The Regina Andrews Photograph Collection documents her personal life, professional career, and civic activities. Personal photographs include family, friends, and acquaintances. The bulk of personal photographs are from Regina and Williams Andrews' later years. Family photographs document both Regina's and William's family histories (Simons, Andersons, and Andrews families). Photographs of friends and acquaintances document social engagements. Images of friends and acquaintances include portraits and snapshots of individuals active in the intellectual circles of the Harlem Renaissance, including group portraits of Andrews, Ethel Ray Nance, Langston Hughes, Helen Lanning, Pearl Fisher, Rudolph Fisher, Luella Tucker, Clarissa Scott, Esther Popel Shaw, Hubert T. Delany, Jessie Fauset, Charles S. Johnson, Marie Johnson and E. Franklin Frazier at a party for Hughes held at the 580 St. Nicholas Ave., Harlem, home of Andrews and roommate Nance in 1924. Personal photographs also contain William T. Andrews' Reveille Club Anniversary Photograph Album (1932-1982) with portraits and biographical information of Club members.
Statement of responsibility: Collection contains photographic work by James C. Campbell, A. Hansen Studio, Austin Hansen, Cecil Layne and others.
Biographical/historical: As a civic leader, Andrews served on the boards and held office in several organizations, including the National Council of Women of the United States, National Urban League, and the United States National Commission for UNESCO. Andrews died in Ossining, New York, in 1993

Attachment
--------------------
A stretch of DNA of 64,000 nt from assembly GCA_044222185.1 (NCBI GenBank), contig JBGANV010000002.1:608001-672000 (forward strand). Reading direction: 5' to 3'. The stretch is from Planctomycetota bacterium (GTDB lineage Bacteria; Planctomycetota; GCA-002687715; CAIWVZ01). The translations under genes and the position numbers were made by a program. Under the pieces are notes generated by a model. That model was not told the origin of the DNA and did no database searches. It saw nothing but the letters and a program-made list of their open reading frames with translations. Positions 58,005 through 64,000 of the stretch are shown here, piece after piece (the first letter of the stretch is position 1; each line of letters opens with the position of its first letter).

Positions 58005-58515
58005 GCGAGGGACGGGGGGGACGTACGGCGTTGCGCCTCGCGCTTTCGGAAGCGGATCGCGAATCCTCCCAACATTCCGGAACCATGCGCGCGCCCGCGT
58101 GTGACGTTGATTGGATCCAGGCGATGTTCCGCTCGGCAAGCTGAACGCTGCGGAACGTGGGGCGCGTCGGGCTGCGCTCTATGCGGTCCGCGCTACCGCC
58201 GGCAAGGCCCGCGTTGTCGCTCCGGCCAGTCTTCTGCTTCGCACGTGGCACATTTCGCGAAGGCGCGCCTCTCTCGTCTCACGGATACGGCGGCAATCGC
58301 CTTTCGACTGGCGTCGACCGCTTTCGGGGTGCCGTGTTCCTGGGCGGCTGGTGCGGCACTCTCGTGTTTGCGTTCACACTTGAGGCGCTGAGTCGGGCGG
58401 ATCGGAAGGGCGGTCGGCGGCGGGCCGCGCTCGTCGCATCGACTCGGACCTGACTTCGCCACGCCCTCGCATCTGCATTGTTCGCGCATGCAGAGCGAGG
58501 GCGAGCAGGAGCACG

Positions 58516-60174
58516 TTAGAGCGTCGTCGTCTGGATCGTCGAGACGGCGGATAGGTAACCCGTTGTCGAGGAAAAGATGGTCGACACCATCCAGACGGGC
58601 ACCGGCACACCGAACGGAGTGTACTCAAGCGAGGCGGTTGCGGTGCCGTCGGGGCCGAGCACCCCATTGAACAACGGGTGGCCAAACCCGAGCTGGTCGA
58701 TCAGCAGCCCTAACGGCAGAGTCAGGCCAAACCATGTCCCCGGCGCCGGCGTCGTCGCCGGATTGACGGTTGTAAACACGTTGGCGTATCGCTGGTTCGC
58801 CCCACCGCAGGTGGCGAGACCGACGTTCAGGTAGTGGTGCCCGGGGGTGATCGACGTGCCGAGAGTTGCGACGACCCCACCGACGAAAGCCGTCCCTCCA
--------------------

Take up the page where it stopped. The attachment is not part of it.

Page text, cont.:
Andrews' writing career included a number of plays. Two of her works, "Climbing Jacobs Ladder" and "Underground," were produced by the Harlem Experimental Theatre. Andrews also served as a consultant for the landmark exhibition "Harlem on My Mind," at the Metropolitan Museum of Art (1968). Her work for the exhibition included gathering images, a number of which were from her personal collection, and serving as an editorial assistant for the exhibition catalog. She also completed a manuscript "The Black New Yorkers," a book that grew out of her work for the "Harlem on My Mind" exhibition
In 1948, Andrews transferred to the Washington Heights Branch (N.Y.P.L.) as Supervising Librarian, a post she held until her retirement in 1967. She was the first African American to head a branch in the N.Y.P.L. system. While at the Washington Heights Branch (N.Y.P.L.), Andrews inaugurated "Family Night at the Library," a special library community outreach program that focused on social, political, and cultural affairs throughout the world
Librarian, playwright, author, and civic leader, Regina Andrews was born in Chicago in 1901. After studying at the University of Chicago and working as an assistant librarian at Wilberforce University, she migrated to New York City in 1920. Her career in librarianship in New York City began at the 135th Street Branch of the New York Public Library (N.Y.P.L.). Andrews quickly moved up the ranks to a more senior position at the 115th Street Branch (N.Y.P.L.). Andrews' home served as a catalyst for the Harlem Renaissance, as her roomate, Ethel Ray Nance, was secretary to Charles S. Johnson, founder and publisher of "Opportunity" magazine, which triggered the Renaissance. Her career at the N.Y.P.L. also helped to put her in touch with a number of personalities involved in the Harlem Renaissance. In 1926, she married attorney and New York State Assemblyman, William T. Andrews